Glenfiddich family new range blends

Grant’s blended Scotch whisky range is undergoing a major overhaul, including the renaming of its’ flagship blend and the introduction of three new expressions. Like so many other established names/brands, is this a good idea or is it jumping on the bandwagon? From this month, the core expression Grant’s Family Reserve is renamed Grant’s Triple Wood – the blend is the same – and three new whiskies are added to the range: Grant’s Triple Wood Smoky; Grant’s Rum Cask Finish (check it out Liz) and Grant’s 8 Year Old Sherry Cask Finish – mine. Grant’s Signature, Grant’s Sherry Cask Finish and Grant’s Ale Cask Finish will be discontinued, so if you have any, keep em unopened – so will the locally available Grant’s Master Blender’s Edition and Grant’s Nordic Oak Finish.

The idea behind the move is to have a more consistent and focused Grant’s range available around the world, they say, while the renaming of Family Reserve aims to highlight the three types of cask that are fundamental to the blend: refill American oak, first-fill ex-Bourbon and virgin American oak. Complicated? Hard to figure? Read on … Grant’s blended whiskies range  is the third best-selling Scotch whisky in the world in volume terms – behind Johnnie Walker and Ballantine’s, having recently overtaken Chivas Regal – selling roughly 4.5m nine-litre cases a year.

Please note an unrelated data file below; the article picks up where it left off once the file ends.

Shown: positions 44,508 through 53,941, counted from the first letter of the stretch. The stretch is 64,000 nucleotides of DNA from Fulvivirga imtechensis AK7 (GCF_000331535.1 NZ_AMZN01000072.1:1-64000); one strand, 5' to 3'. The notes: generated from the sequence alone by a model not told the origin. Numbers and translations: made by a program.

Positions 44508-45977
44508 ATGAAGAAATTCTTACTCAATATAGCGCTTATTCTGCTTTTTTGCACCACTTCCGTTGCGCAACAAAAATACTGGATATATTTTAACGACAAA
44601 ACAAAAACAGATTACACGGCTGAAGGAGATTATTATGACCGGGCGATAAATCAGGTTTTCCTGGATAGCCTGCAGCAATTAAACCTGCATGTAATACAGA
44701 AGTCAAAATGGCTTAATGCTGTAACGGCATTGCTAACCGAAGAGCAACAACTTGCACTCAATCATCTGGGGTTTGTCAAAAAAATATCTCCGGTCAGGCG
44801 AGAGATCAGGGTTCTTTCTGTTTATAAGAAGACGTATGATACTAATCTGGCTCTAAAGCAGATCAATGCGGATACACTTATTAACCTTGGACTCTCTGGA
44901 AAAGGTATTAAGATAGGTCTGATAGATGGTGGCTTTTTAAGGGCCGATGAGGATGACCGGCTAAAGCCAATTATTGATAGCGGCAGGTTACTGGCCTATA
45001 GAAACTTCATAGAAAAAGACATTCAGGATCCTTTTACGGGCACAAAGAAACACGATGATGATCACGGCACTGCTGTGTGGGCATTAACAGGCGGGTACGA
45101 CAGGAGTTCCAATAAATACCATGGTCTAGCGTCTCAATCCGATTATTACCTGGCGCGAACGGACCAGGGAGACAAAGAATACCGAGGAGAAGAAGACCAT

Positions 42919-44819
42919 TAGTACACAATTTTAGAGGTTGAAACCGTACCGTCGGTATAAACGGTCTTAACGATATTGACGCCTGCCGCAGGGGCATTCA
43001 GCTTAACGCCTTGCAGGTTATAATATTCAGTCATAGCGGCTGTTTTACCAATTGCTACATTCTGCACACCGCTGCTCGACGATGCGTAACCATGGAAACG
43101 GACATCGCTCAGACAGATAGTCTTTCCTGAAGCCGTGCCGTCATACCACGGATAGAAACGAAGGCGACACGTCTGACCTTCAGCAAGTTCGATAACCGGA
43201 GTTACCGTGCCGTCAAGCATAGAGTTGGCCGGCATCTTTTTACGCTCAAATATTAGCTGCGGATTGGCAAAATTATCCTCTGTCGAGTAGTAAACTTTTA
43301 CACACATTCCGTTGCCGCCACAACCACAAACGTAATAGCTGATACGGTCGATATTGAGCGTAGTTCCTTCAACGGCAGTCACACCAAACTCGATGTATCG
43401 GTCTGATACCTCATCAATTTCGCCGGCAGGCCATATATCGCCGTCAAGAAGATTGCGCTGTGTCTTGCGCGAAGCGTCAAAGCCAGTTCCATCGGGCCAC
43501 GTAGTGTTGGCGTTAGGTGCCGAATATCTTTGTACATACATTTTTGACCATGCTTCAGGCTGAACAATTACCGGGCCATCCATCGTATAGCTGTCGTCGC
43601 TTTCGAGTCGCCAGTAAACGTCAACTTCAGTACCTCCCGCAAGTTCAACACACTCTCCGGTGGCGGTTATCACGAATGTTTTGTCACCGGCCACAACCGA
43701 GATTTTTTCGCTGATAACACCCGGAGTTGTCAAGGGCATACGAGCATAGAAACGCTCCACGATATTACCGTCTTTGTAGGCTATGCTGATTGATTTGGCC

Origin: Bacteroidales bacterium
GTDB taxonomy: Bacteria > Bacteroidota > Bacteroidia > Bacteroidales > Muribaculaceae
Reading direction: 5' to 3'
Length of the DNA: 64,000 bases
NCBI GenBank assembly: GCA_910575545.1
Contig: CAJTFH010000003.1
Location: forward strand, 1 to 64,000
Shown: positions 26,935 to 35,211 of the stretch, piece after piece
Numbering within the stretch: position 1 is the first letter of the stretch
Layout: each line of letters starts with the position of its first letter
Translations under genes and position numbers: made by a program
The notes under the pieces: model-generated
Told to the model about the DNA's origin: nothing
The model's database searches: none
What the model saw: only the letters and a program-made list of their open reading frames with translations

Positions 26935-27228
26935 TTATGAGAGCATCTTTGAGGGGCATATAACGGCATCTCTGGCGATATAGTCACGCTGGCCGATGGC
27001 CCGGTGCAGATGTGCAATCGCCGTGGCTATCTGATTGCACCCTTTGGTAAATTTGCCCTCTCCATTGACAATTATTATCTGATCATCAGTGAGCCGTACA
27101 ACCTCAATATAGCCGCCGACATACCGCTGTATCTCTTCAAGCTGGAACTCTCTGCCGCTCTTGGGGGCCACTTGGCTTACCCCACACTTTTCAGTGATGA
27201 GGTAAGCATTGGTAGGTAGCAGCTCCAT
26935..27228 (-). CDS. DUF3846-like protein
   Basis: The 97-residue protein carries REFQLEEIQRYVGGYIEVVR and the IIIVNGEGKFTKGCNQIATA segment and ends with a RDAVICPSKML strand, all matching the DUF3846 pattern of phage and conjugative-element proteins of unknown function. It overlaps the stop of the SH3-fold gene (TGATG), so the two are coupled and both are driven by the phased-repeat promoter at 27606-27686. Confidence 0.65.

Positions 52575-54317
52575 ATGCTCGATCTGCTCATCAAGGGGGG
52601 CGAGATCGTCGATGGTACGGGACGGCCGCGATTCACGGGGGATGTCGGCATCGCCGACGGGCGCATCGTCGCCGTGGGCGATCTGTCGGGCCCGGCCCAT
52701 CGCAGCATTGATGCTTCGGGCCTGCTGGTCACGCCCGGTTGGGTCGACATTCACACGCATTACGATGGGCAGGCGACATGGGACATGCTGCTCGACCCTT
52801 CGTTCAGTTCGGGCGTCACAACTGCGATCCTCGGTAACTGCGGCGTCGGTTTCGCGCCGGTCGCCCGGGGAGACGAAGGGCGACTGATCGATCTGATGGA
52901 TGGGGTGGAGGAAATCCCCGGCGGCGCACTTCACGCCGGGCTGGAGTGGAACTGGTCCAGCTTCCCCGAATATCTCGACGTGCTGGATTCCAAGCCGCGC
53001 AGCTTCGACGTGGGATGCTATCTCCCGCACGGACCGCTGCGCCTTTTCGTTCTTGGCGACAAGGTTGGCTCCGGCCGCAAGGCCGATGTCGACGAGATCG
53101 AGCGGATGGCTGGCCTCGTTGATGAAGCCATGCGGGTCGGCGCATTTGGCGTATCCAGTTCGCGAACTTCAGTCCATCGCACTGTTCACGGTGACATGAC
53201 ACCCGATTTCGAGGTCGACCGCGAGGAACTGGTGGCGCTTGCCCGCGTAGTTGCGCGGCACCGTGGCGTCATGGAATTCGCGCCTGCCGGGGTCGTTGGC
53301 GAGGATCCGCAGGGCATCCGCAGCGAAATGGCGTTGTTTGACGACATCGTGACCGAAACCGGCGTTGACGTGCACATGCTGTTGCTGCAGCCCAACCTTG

The new range in more detail: Grant’s Triple Wood: matured in refill American oak, first-fill ex-Bourbon and virgin American oak casks; 40% abv; UK recommended selling price (RSP) £15. Grant’s Triple Wood Smoky: matured as Triple Wood, with a higher proportion of peated whisky in the blend; 40% abv; UK RSP £19. Grant’s Rum Cask Finish: matured in American oak, plus four months in ex-rum casks; 40% abv; UK RSP £19. Grant’s 8 Year Old Sherry Cask Finish: matured in American oak and a refill Sherry, plus 4-6 months in European oak Oloroso Sherry butt; 40% abv; UK RSP £21

The range will also feature in a new global communications campaign highlighting the collective effort behind the making of the blends, with Grant’s claiming that ‘198 pairs of hands’ are involved from grain to glass. Ok now we are confused totally. So, it’s worth shelling out the miserably low amounts to find out your favourite (Rum Liz?).